"I was working in a clinic when a man a man came in with his blind wife. She is diabetic and during my questioning, I found out she had had a few episodes of low blood sugar in the past few months. And I mean low as in unable to ingest food to raise her blood sugar. The husband told me he had to inject his wife to bring her around. Usually, in these cases you would inject glucagon, which is basically the opposite of insulin (it raises blood sugar). He proceeds to tell me that the glucagon is too expensive, so he has been dissolving sugar in water, drawing it up, and injecting it into her thigh. I tried to hide my shock, but it must have been obvious. He just looked at me and said, 'Well, it worked, didn't it!?'
I tried telling him all of the reasons he should use glucagon and not sugar water but he wouldn't have it. I even told him that the pain of the injection is probably what woke his wife up, not any increase in blood sugar. He said again the glucagon was too expensive. I called around to a bunch of pharmacies and found it for $20 for two injections, but he still refused to buy it. We ended up calling adult protective services."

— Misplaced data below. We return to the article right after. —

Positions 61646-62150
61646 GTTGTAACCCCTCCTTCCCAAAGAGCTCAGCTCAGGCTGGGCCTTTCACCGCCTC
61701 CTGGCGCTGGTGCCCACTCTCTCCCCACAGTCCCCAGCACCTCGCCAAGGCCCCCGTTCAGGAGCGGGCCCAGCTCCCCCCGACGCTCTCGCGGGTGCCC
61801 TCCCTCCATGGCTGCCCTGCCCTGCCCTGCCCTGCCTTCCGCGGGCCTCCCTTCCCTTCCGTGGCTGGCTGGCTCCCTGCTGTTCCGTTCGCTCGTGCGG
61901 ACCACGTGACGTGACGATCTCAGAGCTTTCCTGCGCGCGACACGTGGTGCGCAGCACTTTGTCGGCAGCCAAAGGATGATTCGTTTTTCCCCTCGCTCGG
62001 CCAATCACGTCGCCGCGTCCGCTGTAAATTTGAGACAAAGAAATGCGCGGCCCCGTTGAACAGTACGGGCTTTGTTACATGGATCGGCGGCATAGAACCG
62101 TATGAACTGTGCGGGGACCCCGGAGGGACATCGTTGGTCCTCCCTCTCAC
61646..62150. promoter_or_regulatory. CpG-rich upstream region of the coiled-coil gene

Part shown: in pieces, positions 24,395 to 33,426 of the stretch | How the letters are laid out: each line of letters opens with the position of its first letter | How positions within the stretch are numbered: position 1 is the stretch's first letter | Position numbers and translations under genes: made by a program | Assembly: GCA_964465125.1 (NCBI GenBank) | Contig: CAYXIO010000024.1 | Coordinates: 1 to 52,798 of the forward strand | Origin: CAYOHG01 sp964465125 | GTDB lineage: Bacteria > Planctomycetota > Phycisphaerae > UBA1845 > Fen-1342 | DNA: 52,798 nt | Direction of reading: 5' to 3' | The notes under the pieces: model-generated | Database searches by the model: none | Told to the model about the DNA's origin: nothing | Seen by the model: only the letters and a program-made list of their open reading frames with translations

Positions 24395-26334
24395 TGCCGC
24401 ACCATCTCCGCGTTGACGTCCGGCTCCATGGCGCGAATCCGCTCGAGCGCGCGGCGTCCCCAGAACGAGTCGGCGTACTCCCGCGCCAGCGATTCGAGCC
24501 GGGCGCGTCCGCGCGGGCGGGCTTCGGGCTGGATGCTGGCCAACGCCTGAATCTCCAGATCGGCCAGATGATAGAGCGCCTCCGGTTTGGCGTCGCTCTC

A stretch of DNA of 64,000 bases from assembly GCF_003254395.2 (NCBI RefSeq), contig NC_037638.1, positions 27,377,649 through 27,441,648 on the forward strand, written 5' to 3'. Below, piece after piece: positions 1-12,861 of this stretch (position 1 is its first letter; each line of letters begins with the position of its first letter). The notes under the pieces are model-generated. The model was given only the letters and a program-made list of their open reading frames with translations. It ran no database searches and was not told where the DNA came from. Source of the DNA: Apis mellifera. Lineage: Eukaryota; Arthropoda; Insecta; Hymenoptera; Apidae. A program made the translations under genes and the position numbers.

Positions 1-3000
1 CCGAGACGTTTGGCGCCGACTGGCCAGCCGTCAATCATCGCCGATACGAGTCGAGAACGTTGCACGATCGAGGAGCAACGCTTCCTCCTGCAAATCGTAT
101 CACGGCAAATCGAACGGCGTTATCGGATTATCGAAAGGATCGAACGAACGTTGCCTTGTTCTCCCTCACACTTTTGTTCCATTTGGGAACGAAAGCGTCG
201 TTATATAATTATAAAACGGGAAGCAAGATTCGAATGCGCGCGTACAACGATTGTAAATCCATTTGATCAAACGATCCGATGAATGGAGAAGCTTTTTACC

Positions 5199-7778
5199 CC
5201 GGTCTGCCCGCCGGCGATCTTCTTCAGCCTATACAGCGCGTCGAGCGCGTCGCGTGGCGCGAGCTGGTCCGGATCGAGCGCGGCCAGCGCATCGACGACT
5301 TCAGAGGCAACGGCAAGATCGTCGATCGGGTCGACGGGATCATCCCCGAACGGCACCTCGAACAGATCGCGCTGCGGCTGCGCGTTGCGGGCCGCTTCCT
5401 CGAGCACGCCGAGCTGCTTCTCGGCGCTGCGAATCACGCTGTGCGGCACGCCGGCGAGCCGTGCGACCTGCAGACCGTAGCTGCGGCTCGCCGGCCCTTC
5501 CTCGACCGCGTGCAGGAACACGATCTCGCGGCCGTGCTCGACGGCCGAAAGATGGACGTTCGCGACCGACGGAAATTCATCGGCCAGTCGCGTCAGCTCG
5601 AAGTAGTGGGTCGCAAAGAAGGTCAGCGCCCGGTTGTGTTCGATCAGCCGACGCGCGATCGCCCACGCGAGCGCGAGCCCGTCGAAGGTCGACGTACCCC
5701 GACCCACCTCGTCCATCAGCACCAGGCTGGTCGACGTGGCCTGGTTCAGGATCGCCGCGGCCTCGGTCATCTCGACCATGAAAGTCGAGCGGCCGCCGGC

"I used to go to a nursing home to visit with people.
I had an elderly lady call me her grandchild. That wasn't uncommon, even for those who were completely lucid. I had many 'grandmas' and 'grandpas' and she was my favorite. She was very sweet and funny. She seemed to only have the occasional lapse of memory, at least that's what I thought.
One day I was in her room watering her flowers she asked me how I REALLY was? I said fine but she then whispered, 'I don't think they can hear us, unless there's some device in the flowers you brought.'
I was confused but said, 'Nope I'm fine.'
She loudly said my real name and that she was happy to see me. Then she grabbed my arm and pulled me in and called me Anna (not my name) and said she could get me safe. Then went on this whole thing about 'them' capturing me and bleaching my skin. Now she was black, I'm white. She asked if my skin was burning and not to worry because I wasn't patchy, so I could pass for a white woman and that I could still get a husband. She was worried about my children, of which I didn't have any. She gave me crackers because she was worried that I didn't have food. I don't know if she had been stockpiling them for a reason but they were the kind they occasionally got with dinner.